FHA Home Loans for Existing Construction, New Construction, Proposed Construction
Do you want to build a home on your own lot from the ground up? That’s the job of an FHA One-Time Close construction loan, which differs from the type of FHA mortgage you need to buy an existing property.
And that’s one of the issues with any type of mortgage. Your choices don’t end at purchasing a house in the burbs, a manufactured home, or a condo unit. Some borrowers have strong feelings about buying certain properties; they may not want to live in a home built for or occupied by someone else.
These borrowers will be looking at their One-Time Close construction loan options, or they may consider buying a house built recently but never occupied.
In that scenario, the borrower is said to be considering their options for either a construction loan or a New Construction loan, which the FHA Lenders Handbook, HUD 4000.1 describes as follows:
“New Construction refers to Proposed Construction, Properties Under Construction, and Properties Existing Less Than One Year,” which means the property has never been sold and occupied by a buyer.
Existing Less Than One Year is different from the standard “existing construction” definition; existing construction may or may not have been occupied, but property Existing Less Than One Year refers to a property that has not been purchased or occupied since its completion less than one year from being completed.
Why do we focus on whether a home is existing construction, proposed construction, or a property that has only existed a year or less?
A Yahoo! Finance article from May 20, 2023, notes that in the current mortgage market, some borrowers are finding deals purchasing recently built homes that have never been occupied.
From the article:
"While the average mortgage rate remains stuck above 6%, buyers of new homes are getting a much better deal, with borrowers buying homes far below the mortgage rate reported at the time this article was written; 6.5%."
According to Yahoo! Finance, current house hunters looking at homes existing less than one year are "...not paying 6.5% — the headline rate," according to the article. Those buying homes that have existed for a year or less may pay around 5% instead.
Should YOU consider a home that was built in the last year because of the interest rate savings? That may depend on your FICO scores since they will be used partly to help determine the interest rate offered to you. Yes, you should explore your options for buying a recently constructed home.
But if your FICO scores aren’t high enough to qualify you for that much lower interest rate, you should consider other home loan types (existing construction, condo loans, manufactured home loans) that may have more to offer you in your current circumstances.
FHA, VA, and USDA: One-Time Close Loans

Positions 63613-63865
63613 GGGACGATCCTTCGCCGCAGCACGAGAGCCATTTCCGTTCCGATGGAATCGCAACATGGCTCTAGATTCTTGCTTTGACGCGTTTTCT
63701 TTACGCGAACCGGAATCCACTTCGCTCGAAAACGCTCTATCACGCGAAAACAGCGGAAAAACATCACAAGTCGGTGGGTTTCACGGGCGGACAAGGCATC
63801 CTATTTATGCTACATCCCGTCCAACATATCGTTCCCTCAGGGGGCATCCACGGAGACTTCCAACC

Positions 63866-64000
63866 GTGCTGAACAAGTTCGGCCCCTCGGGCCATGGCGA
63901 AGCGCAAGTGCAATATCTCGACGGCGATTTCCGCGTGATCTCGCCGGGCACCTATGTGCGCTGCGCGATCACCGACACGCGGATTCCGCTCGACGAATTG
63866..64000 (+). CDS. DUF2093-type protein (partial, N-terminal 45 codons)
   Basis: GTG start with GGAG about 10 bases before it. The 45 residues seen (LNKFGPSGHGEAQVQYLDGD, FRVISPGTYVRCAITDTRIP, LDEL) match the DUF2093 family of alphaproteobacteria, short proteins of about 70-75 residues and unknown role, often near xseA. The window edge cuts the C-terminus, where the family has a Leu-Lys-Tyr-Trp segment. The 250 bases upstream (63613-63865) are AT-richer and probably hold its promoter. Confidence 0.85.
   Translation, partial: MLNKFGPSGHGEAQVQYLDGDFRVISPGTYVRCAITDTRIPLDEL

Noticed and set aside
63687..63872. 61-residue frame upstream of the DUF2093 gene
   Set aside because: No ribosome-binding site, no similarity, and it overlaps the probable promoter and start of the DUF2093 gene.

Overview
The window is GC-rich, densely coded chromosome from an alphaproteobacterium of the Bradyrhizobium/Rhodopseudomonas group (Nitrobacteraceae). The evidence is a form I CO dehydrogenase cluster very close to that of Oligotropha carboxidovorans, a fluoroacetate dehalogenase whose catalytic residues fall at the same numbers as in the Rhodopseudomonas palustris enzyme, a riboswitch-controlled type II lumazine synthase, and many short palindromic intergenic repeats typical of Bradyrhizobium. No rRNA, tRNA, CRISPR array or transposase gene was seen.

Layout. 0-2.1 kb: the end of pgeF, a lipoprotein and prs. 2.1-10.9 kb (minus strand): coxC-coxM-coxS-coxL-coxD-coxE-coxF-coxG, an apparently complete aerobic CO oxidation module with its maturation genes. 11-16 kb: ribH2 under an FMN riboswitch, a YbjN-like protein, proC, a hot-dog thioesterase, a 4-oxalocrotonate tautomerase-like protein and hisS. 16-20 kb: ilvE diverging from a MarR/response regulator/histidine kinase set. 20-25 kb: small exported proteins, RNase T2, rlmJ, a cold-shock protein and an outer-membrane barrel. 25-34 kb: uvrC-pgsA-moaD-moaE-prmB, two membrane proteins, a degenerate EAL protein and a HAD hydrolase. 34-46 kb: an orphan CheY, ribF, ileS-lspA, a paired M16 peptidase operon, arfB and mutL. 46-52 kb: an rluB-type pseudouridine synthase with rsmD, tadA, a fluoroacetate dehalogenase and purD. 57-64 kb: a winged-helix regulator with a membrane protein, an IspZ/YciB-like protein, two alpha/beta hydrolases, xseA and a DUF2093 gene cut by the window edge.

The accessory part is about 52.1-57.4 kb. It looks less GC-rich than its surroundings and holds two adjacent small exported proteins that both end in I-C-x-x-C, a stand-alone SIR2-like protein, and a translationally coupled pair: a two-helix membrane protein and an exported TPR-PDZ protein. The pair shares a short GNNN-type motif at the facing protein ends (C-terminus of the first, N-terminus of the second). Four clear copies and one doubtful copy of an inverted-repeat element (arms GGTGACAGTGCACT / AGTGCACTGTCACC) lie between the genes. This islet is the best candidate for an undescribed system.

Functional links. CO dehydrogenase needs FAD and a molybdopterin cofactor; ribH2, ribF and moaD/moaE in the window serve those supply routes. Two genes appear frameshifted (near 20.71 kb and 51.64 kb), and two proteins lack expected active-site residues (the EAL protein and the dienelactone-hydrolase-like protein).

Want More Information About One-Time Close Loans?
We have done extensive research on the FHA (Federal Housing Administration) and the VA (Department of Veterans Affairs) One-Time Close Construction loan programs. We have spoken directly to licensed lenders that originate these residential loan types in most states and each company has supplied us the guidelines for their products. We can connect you with mortgage loan officers who work for lenders that know the product well and have consistently provided quality service. If you are interested in being contacted by a licensed lender in your area, please send responses to the questions below. All information is treated confidentially.
FHA.com provides information and connects consumers to qualified One-Time Close lenders to raise awareness about this loan product and to help consumers receive higher quality service. We are not paid for endorsing or recommending the lenders or loan originators and do not otherwise benefit from doing so. Consumers should shop for mortgage services and compare their options before agreeing to proceed.
Please note that investor guidelines for the FHA and VA One-Time Close Construction Program only allows for single family dwellings (1 unit) – and NOT for multi-family units (no duplexes, triplexes or fourplexes). In addition, the following homes/building styles are not allowed under these programs, including but not limited to: Kit Homes, Barndominiums, Log Cabin Homes, Shipping Container Homes, Stilt Homes, Solar (only) or Wind Powered (only) Homes, Dome Homes, Bermed Earth Sheltered Homes, Tiny Homes, Accessory Dwelling Units, or A-Framed Homes.
Contact Us: Send Us Your Request – Spam Safe
Please send your email request to [email protected] which authorizes FHA.com to share your personal information with one mortgage lender licensed in your area to contact you.
1. Send your first and last name, e-mail address, and contact telephone number.
2. Tell us the city and state of the proposed property.
3. Tell us your and/or the Co-borrower’s credit profile: Excellent – (680+), Good - (640-679), Fair – (620-639) or Poor- (Below 620). 620 is the minimum qualifying credit score for this product.
4. Are you or your spouse (Co-borrower) eligible veterans? If either of you are eligible veterans, down payments as low as $0 may be available up to the maximum amount your debt-to-income ratio per VA will allow – there are no maximum loan amounts as per VA guidelines. Most lenders will go up to $1,000,000 and review higher loan amounts on a case-by-case basis. If not, the FHA down payment is 3.5% up to the maximum FHA lending limit for your county.
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